What is the best way to handle employee theft without direct evidence?

UPDATED: Sep 8, 2011

Advertiser Disclosure

It’s all about you. We want to help you make the right legal decisions.

We strive to help you make confident insurance and legal decisions. Finding trusted and reliable insurance quotes and legal advice should be easy. This doesn’t influence our content. Our opinions are our own.

UPDATED: Sep 8, 2011Fact Checked

Get Legal Help Today

Compare Quotes From Top Companies and Save

secured lock Secured with SHA-256 Encryption

What is the best way to handle employee theft without direct evidence?

We own a small business and have an employee stealing. They do not ring items up and take money off-camera in a blind spot. When surprised came drawer has been over at least $300 each time. How do we prosecute when employee goes off-camera? What do we do in this situation to get most of the money back? We think that it has been going on for a year.

Asked on September 8, 2011 under Employment Labor Law, Wisconsin


SJZ, Member, New York Bar / FreeAdvice Contributing Attorney

Answered 11 years ago | Contributor

1) If there is no employment contract, you can fire this person--and should, if you think they are stealing.

2) You can report the suspected theft to the police, along with your reasons for thinking that, and let the police investigate and see if they can obtain information.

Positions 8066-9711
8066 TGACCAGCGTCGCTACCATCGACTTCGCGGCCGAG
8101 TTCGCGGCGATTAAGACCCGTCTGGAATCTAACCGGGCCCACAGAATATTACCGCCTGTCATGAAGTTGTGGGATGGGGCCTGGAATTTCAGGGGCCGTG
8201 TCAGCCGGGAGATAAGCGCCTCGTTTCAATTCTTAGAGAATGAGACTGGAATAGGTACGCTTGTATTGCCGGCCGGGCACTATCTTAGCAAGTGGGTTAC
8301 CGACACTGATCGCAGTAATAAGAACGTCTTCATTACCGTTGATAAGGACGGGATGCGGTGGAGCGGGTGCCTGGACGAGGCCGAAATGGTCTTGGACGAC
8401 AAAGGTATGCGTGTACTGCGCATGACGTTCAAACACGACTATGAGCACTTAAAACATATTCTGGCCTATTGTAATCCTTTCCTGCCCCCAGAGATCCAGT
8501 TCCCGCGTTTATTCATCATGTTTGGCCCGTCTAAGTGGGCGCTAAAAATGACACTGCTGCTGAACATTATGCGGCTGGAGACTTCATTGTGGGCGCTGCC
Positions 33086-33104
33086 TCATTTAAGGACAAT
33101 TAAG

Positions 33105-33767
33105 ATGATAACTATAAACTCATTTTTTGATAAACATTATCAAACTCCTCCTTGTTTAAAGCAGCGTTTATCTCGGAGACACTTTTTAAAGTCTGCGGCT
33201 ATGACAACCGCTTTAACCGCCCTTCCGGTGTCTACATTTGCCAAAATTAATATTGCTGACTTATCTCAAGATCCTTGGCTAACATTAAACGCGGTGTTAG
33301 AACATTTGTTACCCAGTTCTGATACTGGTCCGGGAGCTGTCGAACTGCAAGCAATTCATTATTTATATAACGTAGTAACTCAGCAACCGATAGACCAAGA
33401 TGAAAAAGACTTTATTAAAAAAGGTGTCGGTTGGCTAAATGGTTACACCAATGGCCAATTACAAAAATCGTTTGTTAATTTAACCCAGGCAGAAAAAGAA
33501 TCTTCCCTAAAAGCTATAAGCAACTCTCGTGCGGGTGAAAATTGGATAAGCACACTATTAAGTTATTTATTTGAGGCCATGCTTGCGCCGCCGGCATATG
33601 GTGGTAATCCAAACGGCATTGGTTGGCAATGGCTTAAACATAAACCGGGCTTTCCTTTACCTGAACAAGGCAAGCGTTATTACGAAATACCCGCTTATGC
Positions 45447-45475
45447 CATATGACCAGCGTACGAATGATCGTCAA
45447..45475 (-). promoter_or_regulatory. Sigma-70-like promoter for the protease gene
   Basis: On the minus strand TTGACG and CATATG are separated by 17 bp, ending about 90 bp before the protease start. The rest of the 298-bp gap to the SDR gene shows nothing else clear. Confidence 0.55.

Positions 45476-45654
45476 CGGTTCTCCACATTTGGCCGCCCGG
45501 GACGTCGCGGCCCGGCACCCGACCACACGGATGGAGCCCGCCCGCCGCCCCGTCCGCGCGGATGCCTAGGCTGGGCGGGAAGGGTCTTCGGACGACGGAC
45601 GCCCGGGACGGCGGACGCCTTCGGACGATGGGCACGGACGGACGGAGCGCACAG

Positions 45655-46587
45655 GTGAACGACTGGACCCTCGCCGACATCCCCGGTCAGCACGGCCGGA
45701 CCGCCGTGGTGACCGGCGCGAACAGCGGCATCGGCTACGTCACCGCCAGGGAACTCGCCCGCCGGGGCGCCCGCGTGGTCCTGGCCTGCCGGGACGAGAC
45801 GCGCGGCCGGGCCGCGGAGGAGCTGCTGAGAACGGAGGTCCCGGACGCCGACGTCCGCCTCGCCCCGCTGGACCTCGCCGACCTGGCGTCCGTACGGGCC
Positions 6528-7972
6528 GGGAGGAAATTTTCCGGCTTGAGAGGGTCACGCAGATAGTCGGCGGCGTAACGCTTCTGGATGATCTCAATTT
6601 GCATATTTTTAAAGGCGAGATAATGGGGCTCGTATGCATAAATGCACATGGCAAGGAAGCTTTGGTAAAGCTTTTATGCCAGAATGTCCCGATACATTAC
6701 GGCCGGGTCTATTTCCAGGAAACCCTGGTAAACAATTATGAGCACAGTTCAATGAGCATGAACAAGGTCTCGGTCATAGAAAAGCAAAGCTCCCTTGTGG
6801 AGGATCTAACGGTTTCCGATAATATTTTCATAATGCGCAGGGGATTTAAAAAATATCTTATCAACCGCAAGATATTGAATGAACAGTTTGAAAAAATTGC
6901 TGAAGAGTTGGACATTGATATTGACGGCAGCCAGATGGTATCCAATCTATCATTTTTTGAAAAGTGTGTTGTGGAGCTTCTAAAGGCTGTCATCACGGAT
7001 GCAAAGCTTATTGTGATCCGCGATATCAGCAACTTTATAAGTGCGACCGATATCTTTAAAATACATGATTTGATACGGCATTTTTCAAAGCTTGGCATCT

3)  You can try to sue the person to recover the money you believe stolen. Therre are other ways to prove theft than having it on camera or rung up; for example, if only person A had access to the money, there was money therefore before A had access, then less money after A had access, the fact  that only a could have taken it may be enough to win a case. You should consult with an attorney.

IMPORTANT NOTICE: The Answer(s) provided above are for general information only. The attorney providing the answer was not serving as the attorney for the person submitting the question or in any attorney-client relationship with such person. Laws may vary from state to state, and sometimes change. Tiny variations in the facts, or a fact not set forth in a question, often can change a legal outcome or an attorney's conclusion. Although AttorneyPages.com has verified the attorney was admitted to practice law in at least one jurisdiction, he or she may not be authorized to practice law in the jurisdiction referred to in the question, nor is he or she necessarily experienced in the area of the law involved. Unlike the information in the Answer(s) above, upon which you should NOT rely, for personal advice you can rely upon we suggest you retain an attorney to represent you.

Get Legal Help Today

Find the right lawyer for your legal issue.

secured lock Secured with SHA-256 Encryption